Erin Fung, MusAid Operations Director
A concert with a great cause! On December 7, some musicians from the CPO will perform in a fundraising concert for MusAid (an organization which helps musicians in developing countries) at the National Music Centre. We caught up with Erin Fung, Operations Director at MusAid, to learn more.
Click here to get your tickets!
What is your role in MusAid?
I am the Operations Director at MusAid, and have been involved with the organization since 2009. At the time, I was taking a year off of school to decide whether or not to continue pursuing a career in music, and was looking for a way to reconnect with why I loved music, and was also looking for ways to give back to the global community.
What is the purpose of MusAid?
MusAid is an amazing charity that collects donated instruments and musical accessories and sends them to music programs and orchestras in developing countries. We’ve made donations to programs in Kyrgyzstan, Afghanistan, Haiti, and are currently focused on Central American programs. We work closely with music schools to determine what their specific needs are and then devise a plan that will lead to the school’s long term sustainability. Our mission is to use music as a tool for social transformation by providing high quality musical education to at-risk children and youth.
Why is MusAid hosting a concert on December 7?
We’re hosting a concert this month to raise funds specifically for music programs in Central America. Earlier this year, we signed an agreement with the Youth Orchestras of Central America (OJCA), and are committing all of our efforts to schools in that region until 2017.
In Latin America, music is valued as a means of social empowerment for youth – because of that, governments have begun sponsoring music programs such as El Sistema (founded in Venezuela), knowing that its ability to draw youth away from gang violence and drugs is tried and true. For a lot of these students, music is incredibly important – it’s a way to nurture dignity, self-confidence, and provides a safe community where they can be valued as a contributing member of an orchestra family. There’s something so special about learning an instrument and aspiring to improve every single day, and also in striving as a group to make beautiful music together.
Last year, we launched the MusAid Fellowship Program, and began coordinating volunteer music teachers through a highly competitive application process on GetAcceptd. We will be returning to El Sistema-El Salvador, and the National Youth Orchestra of Belize to give free workshops and lessons this summer. Because many of the programs in the region are new (the NYOCB is only three years old), they need a lot of instruments, and also instrument repair tools and specialized training in order to maintain the instruments they currently have.
What type of music will be performed?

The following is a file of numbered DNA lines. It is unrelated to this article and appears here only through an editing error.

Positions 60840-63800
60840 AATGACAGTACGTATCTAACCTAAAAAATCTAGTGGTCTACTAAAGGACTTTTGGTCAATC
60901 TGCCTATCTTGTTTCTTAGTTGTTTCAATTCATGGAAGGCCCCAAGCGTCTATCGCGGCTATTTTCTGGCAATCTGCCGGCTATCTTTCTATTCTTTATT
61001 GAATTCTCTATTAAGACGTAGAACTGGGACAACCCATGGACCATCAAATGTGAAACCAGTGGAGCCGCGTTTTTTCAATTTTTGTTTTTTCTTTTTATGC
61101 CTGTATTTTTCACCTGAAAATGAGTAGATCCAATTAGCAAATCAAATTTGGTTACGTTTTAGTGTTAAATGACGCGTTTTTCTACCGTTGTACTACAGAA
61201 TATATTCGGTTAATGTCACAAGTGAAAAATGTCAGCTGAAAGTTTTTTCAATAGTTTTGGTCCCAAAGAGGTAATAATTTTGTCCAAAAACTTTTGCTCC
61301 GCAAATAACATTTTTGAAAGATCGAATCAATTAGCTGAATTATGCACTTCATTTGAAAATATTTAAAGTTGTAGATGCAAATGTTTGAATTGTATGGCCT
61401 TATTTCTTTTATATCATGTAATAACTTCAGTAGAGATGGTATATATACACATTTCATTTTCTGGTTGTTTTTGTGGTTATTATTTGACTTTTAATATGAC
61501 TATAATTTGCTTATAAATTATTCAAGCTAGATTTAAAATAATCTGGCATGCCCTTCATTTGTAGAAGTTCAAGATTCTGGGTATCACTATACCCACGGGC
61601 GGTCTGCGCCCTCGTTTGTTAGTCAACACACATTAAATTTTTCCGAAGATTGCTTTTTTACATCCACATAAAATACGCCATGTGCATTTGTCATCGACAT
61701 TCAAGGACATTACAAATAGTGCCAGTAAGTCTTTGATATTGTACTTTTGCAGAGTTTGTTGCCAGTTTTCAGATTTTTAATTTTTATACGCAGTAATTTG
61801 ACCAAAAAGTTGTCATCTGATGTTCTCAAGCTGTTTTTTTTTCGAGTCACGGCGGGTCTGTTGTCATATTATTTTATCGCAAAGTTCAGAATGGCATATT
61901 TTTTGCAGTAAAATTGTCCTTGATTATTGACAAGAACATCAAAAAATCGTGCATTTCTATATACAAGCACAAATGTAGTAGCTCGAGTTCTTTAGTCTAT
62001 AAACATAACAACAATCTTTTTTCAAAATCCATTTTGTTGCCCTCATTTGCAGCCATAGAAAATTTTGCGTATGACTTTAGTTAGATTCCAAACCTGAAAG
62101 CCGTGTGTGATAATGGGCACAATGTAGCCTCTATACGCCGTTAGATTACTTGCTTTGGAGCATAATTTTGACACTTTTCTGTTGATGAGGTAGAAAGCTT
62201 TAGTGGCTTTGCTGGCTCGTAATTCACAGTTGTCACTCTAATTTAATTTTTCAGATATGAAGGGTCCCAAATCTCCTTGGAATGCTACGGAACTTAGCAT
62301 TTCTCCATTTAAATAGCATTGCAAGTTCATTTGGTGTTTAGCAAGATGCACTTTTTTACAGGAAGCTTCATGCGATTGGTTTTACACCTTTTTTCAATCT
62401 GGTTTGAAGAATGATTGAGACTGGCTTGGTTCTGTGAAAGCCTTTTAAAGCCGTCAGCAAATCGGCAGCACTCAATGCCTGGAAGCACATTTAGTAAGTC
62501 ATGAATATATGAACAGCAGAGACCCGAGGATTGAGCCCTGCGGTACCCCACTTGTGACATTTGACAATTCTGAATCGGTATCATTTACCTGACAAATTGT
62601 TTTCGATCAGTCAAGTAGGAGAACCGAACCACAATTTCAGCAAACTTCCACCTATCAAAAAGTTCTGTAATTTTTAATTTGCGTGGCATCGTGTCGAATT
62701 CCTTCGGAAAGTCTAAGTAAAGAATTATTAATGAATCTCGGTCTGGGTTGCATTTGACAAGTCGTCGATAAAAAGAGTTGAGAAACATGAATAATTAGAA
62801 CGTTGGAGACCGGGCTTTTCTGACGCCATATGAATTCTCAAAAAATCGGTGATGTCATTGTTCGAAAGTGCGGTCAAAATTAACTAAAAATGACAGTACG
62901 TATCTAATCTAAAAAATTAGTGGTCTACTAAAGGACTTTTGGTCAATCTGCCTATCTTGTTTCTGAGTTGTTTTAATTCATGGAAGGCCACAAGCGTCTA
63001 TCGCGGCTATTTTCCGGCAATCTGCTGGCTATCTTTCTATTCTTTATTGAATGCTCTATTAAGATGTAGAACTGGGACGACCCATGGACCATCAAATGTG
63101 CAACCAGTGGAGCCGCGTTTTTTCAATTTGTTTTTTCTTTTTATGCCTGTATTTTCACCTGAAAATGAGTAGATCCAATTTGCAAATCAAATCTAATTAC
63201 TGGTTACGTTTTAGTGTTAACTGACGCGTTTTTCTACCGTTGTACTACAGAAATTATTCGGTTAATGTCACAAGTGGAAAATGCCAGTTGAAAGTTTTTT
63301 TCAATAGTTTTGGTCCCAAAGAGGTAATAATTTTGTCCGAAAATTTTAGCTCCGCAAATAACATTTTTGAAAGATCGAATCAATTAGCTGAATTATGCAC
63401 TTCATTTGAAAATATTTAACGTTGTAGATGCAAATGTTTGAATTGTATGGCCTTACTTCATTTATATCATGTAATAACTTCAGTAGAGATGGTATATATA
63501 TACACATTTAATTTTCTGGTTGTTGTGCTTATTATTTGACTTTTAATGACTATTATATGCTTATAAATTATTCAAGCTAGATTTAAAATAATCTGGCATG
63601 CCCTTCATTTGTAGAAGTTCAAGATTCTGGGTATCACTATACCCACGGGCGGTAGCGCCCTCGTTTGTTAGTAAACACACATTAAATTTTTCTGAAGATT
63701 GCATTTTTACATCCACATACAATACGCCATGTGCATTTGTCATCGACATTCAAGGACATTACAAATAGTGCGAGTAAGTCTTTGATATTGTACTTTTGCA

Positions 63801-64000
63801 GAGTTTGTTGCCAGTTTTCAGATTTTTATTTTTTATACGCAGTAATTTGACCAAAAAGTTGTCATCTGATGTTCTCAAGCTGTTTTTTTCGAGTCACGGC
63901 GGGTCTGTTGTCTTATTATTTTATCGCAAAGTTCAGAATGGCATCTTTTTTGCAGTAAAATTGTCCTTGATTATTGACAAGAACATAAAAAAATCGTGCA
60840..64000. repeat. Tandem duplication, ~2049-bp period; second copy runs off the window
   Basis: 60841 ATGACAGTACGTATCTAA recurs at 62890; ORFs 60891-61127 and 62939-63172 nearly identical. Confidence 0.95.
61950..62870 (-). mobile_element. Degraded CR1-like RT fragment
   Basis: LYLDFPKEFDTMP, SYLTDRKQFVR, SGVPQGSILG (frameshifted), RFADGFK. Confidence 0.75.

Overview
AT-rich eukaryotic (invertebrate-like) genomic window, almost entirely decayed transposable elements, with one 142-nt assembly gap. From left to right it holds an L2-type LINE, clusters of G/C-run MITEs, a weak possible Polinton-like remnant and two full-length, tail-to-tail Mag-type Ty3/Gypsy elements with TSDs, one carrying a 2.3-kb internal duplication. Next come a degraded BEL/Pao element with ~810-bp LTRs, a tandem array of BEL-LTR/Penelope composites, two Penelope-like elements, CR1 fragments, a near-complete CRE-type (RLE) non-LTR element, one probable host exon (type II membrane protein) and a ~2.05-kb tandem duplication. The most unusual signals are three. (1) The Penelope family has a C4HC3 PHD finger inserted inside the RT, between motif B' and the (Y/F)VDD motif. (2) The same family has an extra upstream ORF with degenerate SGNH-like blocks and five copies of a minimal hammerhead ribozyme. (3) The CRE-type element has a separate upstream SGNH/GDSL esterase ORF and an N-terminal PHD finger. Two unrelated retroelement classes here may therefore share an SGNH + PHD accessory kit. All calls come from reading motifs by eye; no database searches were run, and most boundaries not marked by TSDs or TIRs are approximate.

We’re going to perform music of Latin America, including works by Astor Piazzolla, Francisco Mignone, Osvaldo Golijov, and some transcriptions of Jamaican songs, Buena Vista Social Club, and Pajarillo, a traditional Venezuelan song. Latin American music is so fun to play (I think we all enjoyed hearing the Piazzolla Tango encore by Anderson and Roe on Saturday)!**
It should be a spectacular evening, with features on the flute (L’Histoire du Tango), bassoon (Mignone Waltzes), and certainly for the string quartet!
We understand musicians from the CPO are going to be involved – which musicians are performing?
This concert is supported almost exclusively by amazing performers from the CPO, including Lorna Tsai, Jeremy Gabbert, Marcin Swoboda, David Morrissey, Patrick Staples, Sara Hahn, Christopher Sales, and Alexander Cohen.
In addition, Pender Island Flute Retreat, a wonderful program for professional flutists founded and directed by CPO Associate Principal Flutist Gwen Klassen, has graciously sponsored our event. Members of the CPO CORE (Community Outreach and Education), including hornist Heather Wooton, will also be helping out the day of the event. It’s been astonishing to have the support of CPO musicians at so many levels.
What do you hope people will experience from the event?
I hope people will learn more about the value and impact of music education. The arts, including music, have always been an integral part of every society and are a pure reflection of the creativity, the search for beauty, and the spirit common in all of us. Music has an immense power to inspire, to heal, and to uplift us – it allows humanity to set physical and political differences aside, and to work in harmony to produce something universally appreciated.
At the very least, I hope people will enjoy hearing these incredible musicians from the CPO performing some sultry Latin American chamber music! And, maybe take away a handicraft or YYC auction item, or two.
To donate an instrument or find out more about our organization, please visit www.musaid.org or contact [email protected].
**During the CPO’s Tour de Force: Carnival of the Animals and Turangalila concert on Nov. 29, piano duo Anderson & Roe performed an encore of Last Tango in Paris, arranged for four hands.